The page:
"It was broached at meetings, but it was decided that once you do it for one, you do it for all of them," said the former analyst, who contacted McClatchy after reading the investigative piece. The former analyst demanded anonymity in order to protect his reputation on Wall Street.
The culture at Moody's, this former analyst said, was "don't attempt to look any further because it's not our job. The question always is, 'Who is going to pay for the due diligence?' "
The House legislation would direct ratings agencies to include at least two independent members on their boards of directors, and would mandate that compliance officers report to the boards. It wouldn't direct the Securities and Exchange Commission to work with the compliance officers, however, which could have helped regulators understand the looming sub-prime crisis in 2006 and 2007.
Moody's has refused to make top executives available to McClatchy, and one prominent member of its board of directors, Harvard University business law professor Robert Glauber, didn't return calls and e-mails requesting comment. Glauber headed the National Association of Securities Dealers from 2001 to 2006, a trade group that was merged into the Financial Industry Regulatory Authority, a self-regulation arm of the industry that failed to avert the global crisis.
One former Moody's chief compliance officer told McClatchy that more changes should be considered to strengthen compliance departments.
"These might include a provision that the designated compliance officer could only be hired and fired with the approval of the board, that he or she be appropriately qualified and not have been employed in one of the firm's business lines within the past three years, or for three years following their departure from the post, and that the SEC meet in person with the designated compliance officer on an annual basis rather than simply receive a report which has been reviewed and revised by management," Scott McCleskey said. He's now the U.S. managing editor at Complinet, an online service for financial risk managers.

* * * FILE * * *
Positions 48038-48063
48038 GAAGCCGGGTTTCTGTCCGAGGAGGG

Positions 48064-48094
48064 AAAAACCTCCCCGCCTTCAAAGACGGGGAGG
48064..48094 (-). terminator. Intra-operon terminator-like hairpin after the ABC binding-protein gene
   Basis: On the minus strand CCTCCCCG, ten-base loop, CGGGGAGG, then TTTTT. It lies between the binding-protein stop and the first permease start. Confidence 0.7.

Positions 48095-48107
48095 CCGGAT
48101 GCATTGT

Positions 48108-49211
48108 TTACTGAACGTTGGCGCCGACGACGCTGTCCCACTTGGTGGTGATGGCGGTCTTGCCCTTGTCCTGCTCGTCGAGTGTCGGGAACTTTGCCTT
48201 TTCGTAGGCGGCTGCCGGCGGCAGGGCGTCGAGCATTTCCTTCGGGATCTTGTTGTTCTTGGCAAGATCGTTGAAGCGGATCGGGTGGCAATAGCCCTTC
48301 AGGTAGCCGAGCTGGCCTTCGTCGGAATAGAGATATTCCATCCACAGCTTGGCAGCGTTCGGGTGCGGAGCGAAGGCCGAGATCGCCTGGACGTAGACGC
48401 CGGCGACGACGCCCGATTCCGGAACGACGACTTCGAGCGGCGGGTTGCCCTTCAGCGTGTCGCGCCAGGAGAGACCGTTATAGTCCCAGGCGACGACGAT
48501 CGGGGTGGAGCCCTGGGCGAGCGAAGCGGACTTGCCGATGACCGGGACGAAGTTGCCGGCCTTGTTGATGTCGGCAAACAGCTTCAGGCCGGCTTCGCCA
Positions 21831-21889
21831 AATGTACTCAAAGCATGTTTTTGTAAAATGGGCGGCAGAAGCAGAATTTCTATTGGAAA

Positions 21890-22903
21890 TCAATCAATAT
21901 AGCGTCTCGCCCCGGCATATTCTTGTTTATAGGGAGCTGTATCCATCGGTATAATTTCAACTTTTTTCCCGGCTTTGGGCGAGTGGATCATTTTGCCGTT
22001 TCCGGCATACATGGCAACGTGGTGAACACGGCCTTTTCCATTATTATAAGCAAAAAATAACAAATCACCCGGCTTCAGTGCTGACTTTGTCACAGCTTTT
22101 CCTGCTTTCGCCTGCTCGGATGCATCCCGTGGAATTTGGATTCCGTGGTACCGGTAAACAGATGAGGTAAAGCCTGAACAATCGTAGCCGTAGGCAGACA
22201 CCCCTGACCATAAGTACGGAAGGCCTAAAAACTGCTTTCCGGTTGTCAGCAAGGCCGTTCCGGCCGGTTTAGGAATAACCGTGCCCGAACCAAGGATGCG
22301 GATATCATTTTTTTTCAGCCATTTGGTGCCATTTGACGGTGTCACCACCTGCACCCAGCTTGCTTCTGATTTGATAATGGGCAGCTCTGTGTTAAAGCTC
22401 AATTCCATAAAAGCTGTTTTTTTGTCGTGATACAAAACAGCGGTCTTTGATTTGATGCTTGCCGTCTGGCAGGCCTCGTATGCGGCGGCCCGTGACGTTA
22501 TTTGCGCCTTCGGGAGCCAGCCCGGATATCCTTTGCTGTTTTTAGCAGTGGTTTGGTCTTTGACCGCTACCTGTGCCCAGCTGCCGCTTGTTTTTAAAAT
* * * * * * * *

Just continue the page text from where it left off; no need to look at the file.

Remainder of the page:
The legislation would make it easier for investors to sue ratings agencies, but plaintiffs would have to prove outright falsehoods, not just negligence.
"This element is extremely difficult to prove where the rating agency effectively remains the sole source and arbiter of the information in question," Kolchinsky said.
The former Moody's analyst who spoke anonymously said the bill would benefit small individual investors. It would require the ratings agencies to make full public disclosures of their modeling and methodology behind particular ratings.
Importantly, it also would force them to publish preliminary ratings so that investment banks no longer could sit on one rating while shopping for a better one from competitors.
However, there's no explicit requirement to provide detailed cash flow and default assumptions in a ratings agency's model, an important part of what went wrong in the mortgage finance debacle. Investment banks disclosed one set of assumptions about how a security would perform, while ratings agencies focused solely on default assumptions, effectively comparing apples to oranges.
Several whistleblowers told McClatchy that this was how Moody's mashed the numbers to arrive at the favorable ratings needed to get or maintain business from investment banks such as now-defunct Lehman Brothers and Bear Stearns.
"The agencies haven't always wanted to make their models public; it is proprietary information. However, since ratings are somewhat like a 'public good,' I believe this information should be available" to investors, the former analyst said.
Had the information been public, he said, investors would've known that Moody's didn't work off a loss model but only tweaked its basic assumptions to reflect the possibility of greater losses with little quantitative analysis or historical performance studies.
"If Moody's was forced to make all of their analysis public, people would have realized much earlier that the emperor was wearing no clothes," the former analyst said.